The Shock Doctrine Meets Tax Law

Naomi Klein could have predicted it. As panic over the financial crisis set in, the US Treasury department put into action a “two-decade effort by conservative economists and Republican administration officials” to eviscerate a limit on tax shelters.

In the midst of this late-September drama, the Treasury Department issued a five-sentence notice that attracted almost no public attention. But corporate tax lawyers quickly realized the enormous implications of the document: Administration officials had just given American banks a windfall of as much as $140 billion. . . .

Until the financial meltdown, its opponents thought it would be nearly impossible to revamp [Section 382 of the tax code — a provision that limited a kind of tax shelter arising in corporate mergers] because this would look like a corporate giveaway, according to lobbyists. . . . [According to other experts,] “It was a shock to most of the tax law community. It was one of those things where it pops up on your screen and your jaw drops,” said Candace A. Ridgway, a partner at Jones Day, a law firm that represents banks that could benefit from the notice. “I’ve been in tax law for 20 years, and I’ve never seen anything like this.”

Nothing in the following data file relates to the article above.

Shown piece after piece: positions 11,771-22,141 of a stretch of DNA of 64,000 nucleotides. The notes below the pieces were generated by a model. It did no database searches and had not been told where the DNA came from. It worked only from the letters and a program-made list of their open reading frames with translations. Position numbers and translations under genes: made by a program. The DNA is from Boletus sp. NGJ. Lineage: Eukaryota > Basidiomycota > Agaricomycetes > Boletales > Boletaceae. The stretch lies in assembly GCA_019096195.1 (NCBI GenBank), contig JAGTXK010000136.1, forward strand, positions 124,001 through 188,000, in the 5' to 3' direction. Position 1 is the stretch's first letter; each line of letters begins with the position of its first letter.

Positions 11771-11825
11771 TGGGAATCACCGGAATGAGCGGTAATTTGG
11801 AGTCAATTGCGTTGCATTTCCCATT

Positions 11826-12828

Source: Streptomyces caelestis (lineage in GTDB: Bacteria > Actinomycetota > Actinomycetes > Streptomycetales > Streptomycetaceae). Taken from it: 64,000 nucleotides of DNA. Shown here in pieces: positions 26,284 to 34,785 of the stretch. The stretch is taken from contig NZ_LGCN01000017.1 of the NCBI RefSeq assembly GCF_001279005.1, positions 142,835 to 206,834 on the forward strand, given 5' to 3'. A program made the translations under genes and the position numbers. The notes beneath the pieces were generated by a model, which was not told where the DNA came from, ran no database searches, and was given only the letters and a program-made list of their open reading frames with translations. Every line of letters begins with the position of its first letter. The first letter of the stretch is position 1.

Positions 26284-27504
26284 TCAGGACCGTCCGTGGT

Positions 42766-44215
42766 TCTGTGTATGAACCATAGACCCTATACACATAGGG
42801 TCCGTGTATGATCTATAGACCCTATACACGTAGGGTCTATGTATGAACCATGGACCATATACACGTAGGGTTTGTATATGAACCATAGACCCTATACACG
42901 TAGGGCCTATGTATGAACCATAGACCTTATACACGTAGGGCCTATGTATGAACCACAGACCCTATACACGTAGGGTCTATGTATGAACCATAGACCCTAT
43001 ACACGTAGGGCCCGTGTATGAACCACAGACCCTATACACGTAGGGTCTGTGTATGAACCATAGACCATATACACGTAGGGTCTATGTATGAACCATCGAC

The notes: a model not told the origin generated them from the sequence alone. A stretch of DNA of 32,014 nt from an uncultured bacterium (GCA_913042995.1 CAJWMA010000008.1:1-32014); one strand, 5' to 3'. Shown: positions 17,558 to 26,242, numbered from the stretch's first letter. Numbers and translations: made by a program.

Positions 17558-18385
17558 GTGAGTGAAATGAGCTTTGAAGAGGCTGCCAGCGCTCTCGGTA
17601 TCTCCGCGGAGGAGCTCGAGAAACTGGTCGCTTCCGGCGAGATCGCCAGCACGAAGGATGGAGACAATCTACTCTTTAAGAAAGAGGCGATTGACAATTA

Sen. Charles E. Grassley (R-Iowa), ranking member on the Finance Committee, was particularly outraged and had his staff push for an explanation from the Bush administration, according to congressional aides. . . [But] “[w]e’re all nervous about saying that this was illegal because of our fears about the marketplace,” said one congressional aide, who like others spoke on condition of anonymity because of the sensitivity of the matter. “To the extent we want to try to publicly stop this, we’re going to be gumming up some important deals.”

Lee A. Sheppard, a tax attorney who is a contributing editor at the trade publication Tax Analysts [has stated;] “We’re left now with congressional Democrats that have spines like overcooked spaghetti. So who is going to stop the Treasury secretary from doing whatever he wants?”

Which makes one wonder–where will the main engineers of this giveaway be working after they leave Treasury? How richly will they be rewarded for their policy innovation? Or was this more a form of “return on investment,” rather than the kind of service that generally garners tips? As Gretchen Morgenson has written, more transparency, please.

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